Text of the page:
In the Fourteenth Revelation, Julian of Norwich writes about the continuous work of divine mercy:
But our good lord the holy ghost, who is endless life dwelling in our soul, full securely keeps us, and works therein a peace, and brings it to ease through grace, and makes it obedient, and reconciles it with God. And this is the mercy and the way in which our good lord continually leads us, as long as we are in this life which is changeable.
At this point in her Revelations, Julian has just clarified that God’s mercy is not a divine “change of heart” from fury, nor even a gracious act of forgiveness after we have recognized our sin, asked pardon, and done penance. Now she defines God’s work of mercy as the unceasing, gratuitous outpouring of the Holy Ghost, who is “endless life dwelling in our souls.” This outpouring is like the water that flowed from Christ’s Sacred Heart on the cross. It is the cleansing waters of baptism, of sanctifying grace. This abundant mercy protects us even when we are trapped in our mistakenness. It is a mercy that constantly works to draw us out of the war between our mental afflictions, our inner drives, and our sensual needs. Who knows the willful and contrary “stuff” of our fallen human nature better than Christ does? Who wants our salvation more than the Savior who died to set us free from our own perversity? The Spirit of Christ, the Holy Ghost, will never stop trying to lead us out of our self-defeating ways. This is God’s sublime work of mercy.
For I saw no wrath but on humanity’s part, and that God forgives in us. For wrath is nothing else but a rebelliousness and a contrariousness to peace and to love. And either it comes from failure of strength, or from failure of wisdom, or from failure of goodness, which failing is not in God but is on our own part. For we by sin and wretchedness have in us a wrath and a continuing contrariousness to peace and to love, and that he shewed very often in his loving countenance of compassion and pity.
Again, Julian bears witness to what she experienced: the Savior does not look on us with anger and a desire to punish, but with divine mercy and a thirst to save. This is the loving face of Christ that Julian saw. . . and she could not see any wrath therein. She clearly articulates that the experience of wrath is all on our side, coming from ourselves, not from God.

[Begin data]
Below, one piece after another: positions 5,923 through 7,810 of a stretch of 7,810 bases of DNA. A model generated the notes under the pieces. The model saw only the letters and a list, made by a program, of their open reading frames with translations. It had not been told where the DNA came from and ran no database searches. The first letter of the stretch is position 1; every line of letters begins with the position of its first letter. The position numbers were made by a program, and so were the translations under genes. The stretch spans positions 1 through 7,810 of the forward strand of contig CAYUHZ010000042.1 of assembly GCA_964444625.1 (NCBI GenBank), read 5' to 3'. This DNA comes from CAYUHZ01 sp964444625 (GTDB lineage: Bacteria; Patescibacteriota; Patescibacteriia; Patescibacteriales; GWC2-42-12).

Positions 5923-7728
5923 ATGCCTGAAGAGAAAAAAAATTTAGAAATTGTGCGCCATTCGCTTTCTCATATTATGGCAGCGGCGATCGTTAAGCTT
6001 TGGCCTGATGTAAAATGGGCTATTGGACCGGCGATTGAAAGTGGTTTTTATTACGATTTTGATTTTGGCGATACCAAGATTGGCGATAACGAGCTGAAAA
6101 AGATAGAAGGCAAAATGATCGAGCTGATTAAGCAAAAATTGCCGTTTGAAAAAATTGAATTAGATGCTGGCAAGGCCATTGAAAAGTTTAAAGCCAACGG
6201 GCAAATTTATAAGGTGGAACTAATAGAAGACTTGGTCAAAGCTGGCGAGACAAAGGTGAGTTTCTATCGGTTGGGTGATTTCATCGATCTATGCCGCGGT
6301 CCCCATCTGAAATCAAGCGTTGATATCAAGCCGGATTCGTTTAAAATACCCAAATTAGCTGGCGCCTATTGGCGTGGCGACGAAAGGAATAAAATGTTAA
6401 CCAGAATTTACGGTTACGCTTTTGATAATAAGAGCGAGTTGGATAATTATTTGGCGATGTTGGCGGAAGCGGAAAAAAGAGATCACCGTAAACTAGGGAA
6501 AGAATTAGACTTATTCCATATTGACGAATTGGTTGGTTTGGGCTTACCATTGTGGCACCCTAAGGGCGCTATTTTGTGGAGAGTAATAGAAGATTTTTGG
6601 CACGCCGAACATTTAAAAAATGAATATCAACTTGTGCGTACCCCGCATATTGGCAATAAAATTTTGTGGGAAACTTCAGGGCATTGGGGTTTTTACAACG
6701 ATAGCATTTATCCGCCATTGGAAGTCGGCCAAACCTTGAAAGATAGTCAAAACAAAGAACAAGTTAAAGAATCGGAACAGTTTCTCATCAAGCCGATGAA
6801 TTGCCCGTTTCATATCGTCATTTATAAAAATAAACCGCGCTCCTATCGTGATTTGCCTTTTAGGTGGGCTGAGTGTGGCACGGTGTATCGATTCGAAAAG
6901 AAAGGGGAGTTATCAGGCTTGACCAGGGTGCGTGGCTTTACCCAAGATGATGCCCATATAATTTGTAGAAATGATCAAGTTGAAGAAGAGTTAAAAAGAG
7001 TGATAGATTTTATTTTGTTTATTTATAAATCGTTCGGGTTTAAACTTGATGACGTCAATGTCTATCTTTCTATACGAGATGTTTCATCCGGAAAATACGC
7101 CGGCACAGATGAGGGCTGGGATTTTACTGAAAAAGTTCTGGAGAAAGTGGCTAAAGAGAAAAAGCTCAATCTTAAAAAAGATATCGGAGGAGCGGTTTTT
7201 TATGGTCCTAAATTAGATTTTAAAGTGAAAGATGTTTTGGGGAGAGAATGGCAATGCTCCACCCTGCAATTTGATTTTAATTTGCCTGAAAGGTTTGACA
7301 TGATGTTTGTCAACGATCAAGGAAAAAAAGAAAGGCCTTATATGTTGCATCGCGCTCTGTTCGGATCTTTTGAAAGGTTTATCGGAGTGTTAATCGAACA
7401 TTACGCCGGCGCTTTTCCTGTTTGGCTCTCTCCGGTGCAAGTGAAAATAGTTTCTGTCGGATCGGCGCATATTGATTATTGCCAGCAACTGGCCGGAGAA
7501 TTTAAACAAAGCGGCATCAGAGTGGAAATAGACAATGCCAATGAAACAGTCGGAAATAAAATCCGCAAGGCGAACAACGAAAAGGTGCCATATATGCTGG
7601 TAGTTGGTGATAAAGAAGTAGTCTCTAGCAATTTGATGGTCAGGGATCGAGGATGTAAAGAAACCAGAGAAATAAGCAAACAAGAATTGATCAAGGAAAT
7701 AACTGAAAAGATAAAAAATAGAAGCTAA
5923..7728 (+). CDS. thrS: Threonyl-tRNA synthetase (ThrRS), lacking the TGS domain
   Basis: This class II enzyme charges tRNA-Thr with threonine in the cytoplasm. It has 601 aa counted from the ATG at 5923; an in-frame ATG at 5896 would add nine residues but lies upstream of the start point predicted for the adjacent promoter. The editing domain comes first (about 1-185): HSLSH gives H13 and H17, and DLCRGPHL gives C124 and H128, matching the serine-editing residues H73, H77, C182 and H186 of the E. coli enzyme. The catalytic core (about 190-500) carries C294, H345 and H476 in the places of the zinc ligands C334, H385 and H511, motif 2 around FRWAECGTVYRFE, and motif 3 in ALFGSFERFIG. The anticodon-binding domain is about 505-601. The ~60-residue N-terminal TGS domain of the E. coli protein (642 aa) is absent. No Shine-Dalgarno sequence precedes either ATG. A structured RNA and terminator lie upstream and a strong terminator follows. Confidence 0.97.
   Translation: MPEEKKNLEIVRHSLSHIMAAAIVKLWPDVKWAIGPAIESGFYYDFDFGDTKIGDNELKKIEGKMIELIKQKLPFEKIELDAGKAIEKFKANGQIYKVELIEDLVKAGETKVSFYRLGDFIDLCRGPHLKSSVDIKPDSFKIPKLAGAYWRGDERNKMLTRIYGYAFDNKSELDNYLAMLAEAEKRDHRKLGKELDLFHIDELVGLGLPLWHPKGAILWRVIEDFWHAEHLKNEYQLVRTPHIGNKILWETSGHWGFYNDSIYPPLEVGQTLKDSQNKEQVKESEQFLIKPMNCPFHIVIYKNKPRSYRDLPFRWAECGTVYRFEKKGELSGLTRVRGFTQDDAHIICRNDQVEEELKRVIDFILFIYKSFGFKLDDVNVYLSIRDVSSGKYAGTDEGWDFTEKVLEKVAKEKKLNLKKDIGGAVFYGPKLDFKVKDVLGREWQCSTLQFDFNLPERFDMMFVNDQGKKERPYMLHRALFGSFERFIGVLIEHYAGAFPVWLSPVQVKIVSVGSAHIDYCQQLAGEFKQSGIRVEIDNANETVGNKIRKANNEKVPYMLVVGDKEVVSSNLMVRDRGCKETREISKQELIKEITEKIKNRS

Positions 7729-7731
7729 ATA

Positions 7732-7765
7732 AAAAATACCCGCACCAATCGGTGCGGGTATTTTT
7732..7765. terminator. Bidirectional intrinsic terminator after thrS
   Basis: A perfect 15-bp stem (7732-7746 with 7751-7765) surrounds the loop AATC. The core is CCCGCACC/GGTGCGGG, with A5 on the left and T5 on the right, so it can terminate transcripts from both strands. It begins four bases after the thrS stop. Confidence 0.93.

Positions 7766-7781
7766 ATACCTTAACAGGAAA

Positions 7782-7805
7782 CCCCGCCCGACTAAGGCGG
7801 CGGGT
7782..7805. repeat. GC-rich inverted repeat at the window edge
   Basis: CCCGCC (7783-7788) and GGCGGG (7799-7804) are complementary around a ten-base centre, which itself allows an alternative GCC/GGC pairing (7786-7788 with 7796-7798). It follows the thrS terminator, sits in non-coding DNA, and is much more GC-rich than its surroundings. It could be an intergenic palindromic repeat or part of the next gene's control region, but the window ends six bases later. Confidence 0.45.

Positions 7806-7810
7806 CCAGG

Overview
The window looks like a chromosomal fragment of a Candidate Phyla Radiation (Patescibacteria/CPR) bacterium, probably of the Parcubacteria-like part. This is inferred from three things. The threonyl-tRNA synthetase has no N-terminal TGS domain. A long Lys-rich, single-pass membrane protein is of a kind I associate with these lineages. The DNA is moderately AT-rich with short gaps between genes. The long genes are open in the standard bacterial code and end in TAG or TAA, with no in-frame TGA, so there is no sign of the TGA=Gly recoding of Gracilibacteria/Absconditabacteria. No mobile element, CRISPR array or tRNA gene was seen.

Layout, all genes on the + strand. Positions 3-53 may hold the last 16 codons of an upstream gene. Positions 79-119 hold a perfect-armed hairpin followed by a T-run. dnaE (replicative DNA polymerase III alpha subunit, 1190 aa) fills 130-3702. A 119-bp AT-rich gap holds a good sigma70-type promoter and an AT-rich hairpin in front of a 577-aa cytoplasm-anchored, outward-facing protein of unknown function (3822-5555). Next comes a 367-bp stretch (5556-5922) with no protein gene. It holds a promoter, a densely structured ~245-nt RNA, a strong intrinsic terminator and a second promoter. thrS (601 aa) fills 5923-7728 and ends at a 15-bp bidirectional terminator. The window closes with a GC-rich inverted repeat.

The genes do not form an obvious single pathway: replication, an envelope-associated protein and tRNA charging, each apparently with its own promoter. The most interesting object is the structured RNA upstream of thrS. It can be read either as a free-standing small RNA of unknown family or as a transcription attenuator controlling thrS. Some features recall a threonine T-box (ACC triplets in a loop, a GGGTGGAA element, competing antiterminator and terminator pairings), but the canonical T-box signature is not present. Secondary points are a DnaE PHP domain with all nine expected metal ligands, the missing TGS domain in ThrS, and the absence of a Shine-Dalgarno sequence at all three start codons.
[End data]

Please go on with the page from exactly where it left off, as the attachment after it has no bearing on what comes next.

For the ground of mercy is in love, and the working of mercy is our protection in love. And this was shown in such a manner that I could not perceive the property of mercy otherwise but, as it were, all one in love.
Just as Julian had been taught by Christ that he inspires every grace he wishes us to ask for in prayer -- precisely so that he can give it to us -- likewise the “mercy” we pray for is also offered by God even before we ask. God’s mercy, as grounded in his love, is inseparable from the reality of his existence. It is never conditional on us. Our pleading does not earn God’s mercy any more than our prayer bends God’s will. Still, Julian tells us, we must open ourselves to the experience of God’s mercy by requesting it repeatedly in prayer. Otherwise, we may not be able to accept the great blessing of being healed, protected, and inspired. Prayer, in effect, enables our minds and hearts to receive what God longs to give.
That is to say, as to my sight: mercy is a sweet, gracious working in love, mixed with plentiful pity. For mercy works, protecting us, and mercy works, turning all things to good for us.
May we heed Julian's example and pray for the divine mercy that cleanses, heals, and transforms the brokenness within our lives and in our world.
Please Note: Excerpts above and my translations from the Middle English are from my book: Julian’s Gospel: Illuminating the Life & Revelations of Julian of Norwich (Orbis Books), copyright © by Veronica Mary Rolf.
All text copyrighted © 2013-2018 by Veronica Mary Rolf. All rights reserved. No copying or reprints allowed without the express permission of the Author.